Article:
Bulgaria’s Orthodox Church Elects New Patriarch

February 25, 2013 by  
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Bulgaria Church LeaderMetropolitan Neofit of Ruse was elected Sunday as the new spiritual leader of Bulgaria’s Orthodox Christians amid social unrest threatening to throw the Balkan country in a serious political crisis. The 67-year-old Neofit was picked among three candidates shortlisted in a secret ballot by the 14 bishops that make up the Holy Synod of the church.

The enthronement ceremony for Patriarch Neofit was held at Sofia with ongoing nationwide protests against high energy bills, poverty and corruption, and demands for radical political reforms, which forced the government to resign. Speaking at the ceremony, President Rosen Plevneliev voiced hope the new patriarch will contribute to Orthodox unity and the strengthening of the faith, and will preserve the integrity of the church.

The main challenges Neofit will face at home are addressing church unity, the church’s isolation from current public concerns, financial troubles and the dwindling number of priests and monks. Last year, a panel investigating communist-era secret services announced that 11 of the 15 metropolitans had ties to those services. Among those named was also Neofit. Over 20 Pentecostal and charismatic denominational leaders were also revealed to have been a part of a nationwide network of secret agents and handlers organized by the communist secret police. Yet, only two have resigned form their leadership positions. Alike many evangelical leaders in Bulgaria, the patriarch of the Orthodox church is elected for life.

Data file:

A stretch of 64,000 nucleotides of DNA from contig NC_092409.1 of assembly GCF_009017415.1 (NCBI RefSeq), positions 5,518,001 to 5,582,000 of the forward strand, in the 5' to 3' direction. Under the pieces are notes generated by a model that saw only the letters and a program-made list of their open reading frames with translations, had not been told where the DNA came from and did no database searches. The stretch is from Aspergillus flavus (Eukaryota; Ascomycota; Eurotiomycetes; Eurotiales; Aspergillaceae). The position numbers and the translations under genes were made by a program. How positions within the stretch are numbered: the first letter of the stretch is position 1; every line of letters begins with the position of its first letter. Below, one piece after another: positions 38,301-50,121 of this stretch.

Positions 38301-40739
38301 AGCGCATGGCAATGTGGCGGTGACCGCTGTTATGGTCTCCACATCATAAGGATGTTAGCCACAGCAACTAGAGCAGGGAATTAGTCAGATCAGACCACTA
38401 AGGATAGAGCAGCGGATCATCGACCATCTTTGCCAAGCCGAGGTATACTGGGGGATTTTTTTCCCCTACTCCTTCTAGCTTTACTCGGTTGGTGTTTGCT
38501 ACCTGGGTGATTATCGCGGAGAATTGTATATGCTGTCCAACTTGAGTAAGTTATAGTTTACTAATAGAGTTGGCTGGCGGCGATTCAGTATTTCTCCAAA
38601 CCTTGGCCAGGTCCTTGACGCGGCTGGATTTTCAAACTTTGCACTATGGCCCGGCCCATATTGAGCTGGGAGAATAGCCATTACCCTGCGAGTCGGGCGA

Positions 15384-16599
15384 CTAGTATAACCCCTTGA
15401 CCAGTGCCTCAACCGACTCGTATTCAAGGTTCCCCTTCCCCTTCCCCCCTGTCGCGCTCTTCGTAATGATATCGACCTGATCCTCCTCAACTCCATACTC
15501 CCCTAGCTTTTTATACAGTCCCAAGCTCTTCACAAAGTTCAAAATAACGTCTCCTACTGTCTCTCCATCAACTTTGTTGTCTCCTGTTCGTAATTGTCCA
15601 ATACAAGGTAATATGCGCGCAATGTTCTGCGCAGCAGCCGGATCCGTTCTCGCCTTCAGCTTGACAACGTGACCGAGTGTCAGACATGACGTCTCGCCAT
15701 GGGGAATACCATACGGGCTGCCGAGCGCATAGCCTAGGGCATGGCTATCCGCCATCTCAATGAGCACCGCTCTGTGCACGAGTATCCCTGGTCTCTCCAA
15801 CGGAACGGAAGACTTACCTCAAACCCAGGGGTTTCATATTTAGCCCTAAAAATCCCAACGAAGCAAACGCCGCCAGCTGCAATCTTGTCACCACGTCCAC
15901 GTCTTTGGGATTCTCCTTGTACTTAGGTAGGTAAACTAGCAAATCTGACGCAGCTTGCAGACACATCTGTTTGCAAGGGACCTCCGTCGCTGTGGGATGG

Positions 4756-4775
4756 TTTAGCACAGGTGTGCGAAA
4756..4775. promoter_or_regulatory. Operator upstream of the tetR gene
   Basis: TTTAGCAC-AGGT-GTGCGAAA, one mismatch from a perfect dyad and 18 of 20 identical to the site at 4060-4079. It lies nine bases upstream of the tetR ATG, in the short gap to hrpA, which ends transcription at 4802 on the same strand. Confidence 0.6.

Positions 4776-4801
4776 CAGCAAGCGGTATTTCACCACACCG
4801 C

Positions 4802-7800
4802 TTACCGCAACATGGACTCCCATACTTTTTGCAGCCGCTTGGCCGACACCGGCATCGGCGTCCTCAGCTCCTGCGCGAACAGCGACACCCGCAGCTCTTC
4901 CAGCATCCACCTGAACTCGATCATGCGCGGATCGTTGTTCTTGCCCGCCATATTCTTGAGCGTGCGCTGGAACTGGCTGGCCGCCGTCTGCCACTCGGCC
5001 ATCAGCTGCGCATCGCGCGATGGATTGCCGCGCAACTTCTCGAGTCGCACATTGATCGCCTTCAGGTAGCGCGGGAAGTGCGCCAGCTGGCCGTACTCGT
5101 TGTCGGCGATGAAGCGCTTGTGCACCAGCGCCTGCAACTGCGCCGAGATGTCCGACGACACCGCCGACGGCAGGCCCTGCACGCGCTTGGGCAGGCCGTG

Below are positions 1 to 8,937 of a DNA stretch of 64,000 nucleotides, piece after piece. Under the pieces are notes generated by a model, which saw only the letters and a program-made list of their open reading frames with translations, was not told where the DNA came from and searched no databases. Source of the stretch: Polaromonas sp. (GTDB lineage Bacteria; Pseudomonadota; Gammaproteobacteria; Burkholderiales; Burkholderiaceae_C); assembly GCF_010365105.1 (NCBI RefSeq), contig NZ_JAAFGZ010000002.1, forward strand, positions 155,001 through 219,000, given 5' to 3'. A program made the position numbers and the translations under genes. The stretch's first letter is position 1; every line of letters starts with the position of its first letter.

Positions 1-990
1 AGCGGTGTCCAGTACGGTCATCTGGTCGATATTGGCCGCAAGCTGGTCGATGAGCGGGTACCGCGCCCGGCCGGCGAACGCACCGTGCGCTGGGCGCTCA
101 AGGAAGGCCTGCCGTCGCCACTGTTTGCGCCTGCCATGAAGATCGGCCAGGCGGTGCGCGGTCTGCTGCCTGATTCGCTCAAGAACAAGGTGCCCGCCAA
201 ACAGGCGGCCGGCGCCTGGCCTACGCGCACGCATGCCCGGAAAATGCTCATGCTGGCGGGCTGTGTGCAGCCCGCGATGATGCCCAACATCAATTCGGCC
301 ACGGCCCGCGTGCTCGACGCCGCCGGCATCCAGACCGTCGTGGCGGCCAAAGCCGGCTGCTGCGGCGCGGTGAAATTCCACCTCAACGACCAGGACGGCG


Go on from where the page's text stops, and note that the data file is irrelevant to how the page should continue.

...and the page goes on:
Patriarch Maxim, Eastern Orthodox Church Leader of Bulgaria, Dies at 98

November 10, 2012 by  
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SOFIA, Bulgaria (AP) — Patriarch Maxim of Bulgaria, who weathered a revolt over his Communist-era ties to lead his country’s Orthodox Christians for more than 40 years, died here on Tuesday. He was 98. Patriarch Maxim’s tenure as the church’s leader bridged Bulgaria’s transition from Communism.

Orthodox Christianity is Bulgaria’s dominant religion, followed by more than 80 percent of the country’s 7.4 million people. Patriarch Maxim’s tenure as the church’s leader bridged the country’s transition from Communism, and he withstood efforts to oust him by the new democratic government and by rebel priests who saw him as a Communist ally. Born Marin Naidenov Minkov on Oct. 29, 1914, he graduated from the Sofia Seminary in 1935 and entered Sofia University’s theology department in 1938, before rising through the church ranks to be named patriarch on July 4, 1971.

After the collapse of Communism in 1989, Bulgaria’s new democratic government sought to replace Communist-appointed figureheads, including the patriarch. The church split between supporters of Patriarch Maxim and breakaway clergymen, who tried to oust him and then formed their own synod. The division plunged the church into turmoil, with church buildings being occupied, priests breaking into fistfights on church steps, and water cannons and tear gas being turned on rebel bishops to clear the main St. Alexander Nevsky cathedral in Sofia. For more than a decade the two synods existed side by side. The schism ended in 2010, when the head of the alternative synod called for healing and the synod was dissolved.

Patriarch Maxim was hailed for meeting with Pope John Paul II during the pontiff’s visit to Sofia in 2002, a trip seen as warming the frosty relationship between the Orthodox Church and the Vatican. The Holy Synod of 13 senior clergy members will choose an interim patriarch until a larger Church Council is held within four months to pick Patriarch Maxim’s successor, church officials said.